Credit: Punk Rock Flea Market
Punk Rock Flea Market
Not that we need to prove it, but instead, prove that Seattle is still SO punk rock. Head to Seattle Center for the Punk Rock Flea Market, described as “a combination police auction and neighborhood swap meet in Andy Warhol’s garage.” There will be over 200 vendors selling their arts, crafts and goods. Plus, the six food trucks and band performances and DJ sets mean it’s sure to be a good time. Also, enjoy beer from Rainier Beer and Georgetown Brewing Company, knowing that all proceeds benefit the Low Incoming Housing Initiative.
If you go: Punk Rock Flea Market, Seattle Center, April 29-30 ($1)—N.C.
Here Lies Love
A theatrical gamble by the Seattle Rep (its most expensive production ever) is also a wowzer of a musical that chronicles the rise of Imelda Marcos from poor peasant girl in the Phillippines to self-centered, glam and power-hungry First Lady. No, actually, there is not any discussion of her massive shoe collection. Yes, in fact, there is a giant disco ball and this show, billed as an immersive experience, deserves to be viewed (if you can afford it) from floor level. Poignant in parts, wildly fun in others, the ending packs a punch about the power of people to change history. And it needs to be pointed out: this cast is mostly/nearly all Asian/Asian-American, which is a rare and most welcomed sight.
If you go: Here Lies Love, Seattle Rep, Through June 18 (Tickets start at $88)—F.D.
The Sugar Project
What are little girls made of? You’ve heard the nursery rhyme, “Sugar, spice and everything nice.” Now a new exhibit by Michelle de la Vega delves into the theme many women have been taught since they were young — the notion of women as commodities. “The Sugar Project” is a multi-disciplinary installation with sugar being used as a medium and as a metaphor to represent women as sweet commodities that exist to be consumed. The artist has held seven different sugar writing events throughout Seattle, where she asked the question, “What would the world feel like if women didn’t experience violence?” Look for their answers on the floor of de la Vega’s exhibit written in sugar. The installation will be exhibited through a two-gallery partnership between Oxbow Installation Gallery (April 8-May 13) and Bridge Productions (April 6-29) in the Georgetown neighborhood of Seattle.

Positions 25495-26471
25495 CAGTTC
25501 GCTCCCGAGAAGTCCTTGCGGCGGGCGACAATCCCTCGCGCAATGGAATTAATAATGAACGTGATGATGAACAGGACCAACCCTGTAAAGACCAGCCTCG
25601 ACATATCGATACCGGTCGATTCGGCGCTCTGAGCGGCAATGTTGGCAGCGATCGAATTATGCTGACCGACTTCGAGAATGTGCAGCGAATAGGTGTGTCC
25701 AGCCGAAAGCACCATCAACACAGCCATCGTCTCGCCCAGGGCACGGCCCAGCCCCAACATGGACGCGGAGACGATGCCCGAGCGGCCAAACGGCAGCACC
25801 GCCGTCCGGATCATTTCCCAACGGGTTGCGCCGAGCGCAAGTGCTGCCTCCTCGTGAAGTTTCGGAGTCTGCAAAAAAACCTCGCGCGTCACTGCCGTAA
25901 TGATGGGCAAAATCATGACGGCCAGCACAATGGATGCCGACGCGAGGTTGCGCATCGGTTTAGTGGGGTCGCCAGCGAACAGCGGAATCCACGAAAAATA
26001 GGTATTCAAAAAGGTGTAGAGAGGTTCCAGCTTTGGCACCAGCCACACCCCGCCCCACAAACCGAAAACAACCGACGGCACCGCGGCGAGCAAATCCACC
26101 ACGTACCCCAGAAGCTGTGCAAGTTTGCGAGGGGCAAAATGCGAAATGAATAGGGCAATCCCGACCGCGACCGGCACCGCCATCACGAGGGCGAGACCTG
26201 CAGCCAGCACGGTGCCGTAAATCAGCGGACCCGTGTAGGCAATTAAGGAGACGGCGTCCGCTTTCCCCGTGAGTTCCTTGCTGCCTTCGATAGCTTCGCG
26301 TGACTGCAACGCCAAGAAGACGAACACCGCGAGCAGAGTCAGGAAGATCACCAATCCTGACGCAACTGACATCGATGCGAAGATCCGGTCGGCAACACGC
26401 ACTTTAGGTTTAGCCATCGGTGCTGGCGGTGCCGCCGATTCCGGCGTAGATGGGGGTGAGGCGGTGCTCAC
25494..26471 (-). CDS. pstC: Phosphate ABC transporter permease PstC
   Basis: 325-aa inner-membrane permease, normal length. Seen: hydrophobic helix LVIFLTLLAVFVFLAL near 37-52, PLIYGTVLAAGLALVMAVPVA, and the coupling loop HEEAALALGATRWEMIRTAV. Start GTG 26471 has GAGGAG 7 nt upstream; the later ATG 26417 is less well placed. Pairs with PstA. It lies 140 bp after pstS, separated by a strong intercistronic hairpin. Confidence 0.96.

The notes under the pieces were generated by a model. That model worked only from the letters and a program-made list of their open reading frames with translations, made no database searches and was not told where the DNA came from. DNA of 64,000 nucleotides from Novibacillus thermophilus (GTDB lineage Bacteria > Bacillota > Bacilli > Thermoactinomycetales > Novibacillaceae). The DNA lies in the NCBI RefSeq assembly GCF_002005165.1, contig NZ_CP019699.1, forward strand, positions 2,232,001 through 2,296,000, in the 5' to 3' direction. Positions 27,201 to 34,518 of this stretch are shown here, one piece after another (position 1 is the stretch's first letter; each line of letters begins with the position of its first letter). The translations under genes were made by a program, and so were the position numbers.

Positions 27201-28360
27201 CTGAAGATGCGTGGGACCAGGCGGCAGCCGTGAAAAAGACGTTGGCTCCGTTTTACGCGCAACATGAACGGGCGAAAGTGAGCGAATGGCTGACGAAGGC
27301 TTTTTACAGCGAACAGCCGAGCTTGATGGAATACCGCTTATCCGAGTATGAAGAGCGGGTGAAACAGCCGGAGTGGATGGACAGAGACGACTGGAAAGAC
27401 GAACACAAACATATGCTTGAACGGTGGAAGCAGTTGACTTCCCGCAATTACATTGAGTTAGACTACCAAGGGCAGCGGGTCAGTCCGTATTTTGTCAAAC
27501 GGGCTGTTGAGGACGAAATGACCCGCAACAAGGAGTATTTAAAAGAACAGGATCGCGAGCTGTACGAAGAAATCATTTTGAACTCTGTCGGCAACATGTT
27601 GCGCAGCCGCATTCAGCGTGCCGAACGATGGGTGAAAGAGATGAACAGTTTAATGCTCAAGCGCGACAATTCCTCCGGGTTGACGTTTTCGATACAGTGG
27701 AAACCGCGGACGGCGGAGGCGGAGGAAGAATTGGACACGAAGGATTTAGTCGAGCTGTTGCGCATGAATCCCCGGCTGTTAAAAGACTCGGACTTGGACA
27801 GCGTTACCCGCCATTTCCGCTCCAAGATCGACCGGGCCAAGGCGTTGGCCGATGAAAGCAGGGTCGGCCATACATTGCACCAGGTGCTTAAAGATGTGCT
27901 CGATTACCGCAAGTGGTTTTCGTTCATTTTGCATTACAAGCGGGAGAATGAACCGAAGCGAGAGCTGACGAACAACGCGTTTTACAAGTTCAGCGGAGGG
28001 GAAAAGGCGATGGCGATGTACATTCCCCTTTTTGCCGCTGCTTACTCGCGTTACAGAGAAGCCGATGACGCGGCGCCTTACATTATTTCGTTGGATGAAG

If you go: The Sugar Project, Oxbow and Bridge Productions, through May 13 (Free)—C.R.
Langston Hughes African American Film Festival
I have the Langston Hughes African American Film Festival to thank for introducing me to the work of Ava Duvernay — back in 2011, years before she was being nominated for Oscars or was a known name or gracing TIME’s 100 list. That’s how smart this festival is in introducing the public to all facets of Black cinema. This year’s lineup includes 90 Days, a film about life with HIV, directed by Nathan Hale Williams and Jennia Fredrique Aponte; the Stephanie Johnes documentary about double dutch called DOUBLETIME; and a 360-degree video of the world by filmmaker Paul Jackson. Screenings often include talkbacks with the filmmakers.
If you go: Langston Hughes African American Film Festival, Langston Hughes Performing Arts Institute, April 27-30 (Tickets start at $7) –F.D.
Residential Architecture in Seattle and Environs, 1880-2000
It’s been nearly seven years since I first went to a lecture at Seattle Public Library by UW Professor and architectural historian Jeffrey Karl Ochsner. I still think about what I learned all the time (each time I go past the Fremont Library, I remember the batch of Seattle libraries of the same era) but more than that, I gained a new way of looking at my city. I’ve always been curious but Ochsner’s lectures, which are well-paced, funny, and engaging, gave me tools to look at a building and ask the question “But what does it mean?” Sometimes I knew the answer (from Ochsner’s lectures) but if not, I had the confidence to try to find out. I recommend that EVERYONE go to this lecture and refresh their appreciation for the architecture of Seattle, and the many stories it can tell us.
If you go: Residential Architecture in Seattle and Environs, Central Library, 1 p.m. April 29 (Free)—N.C.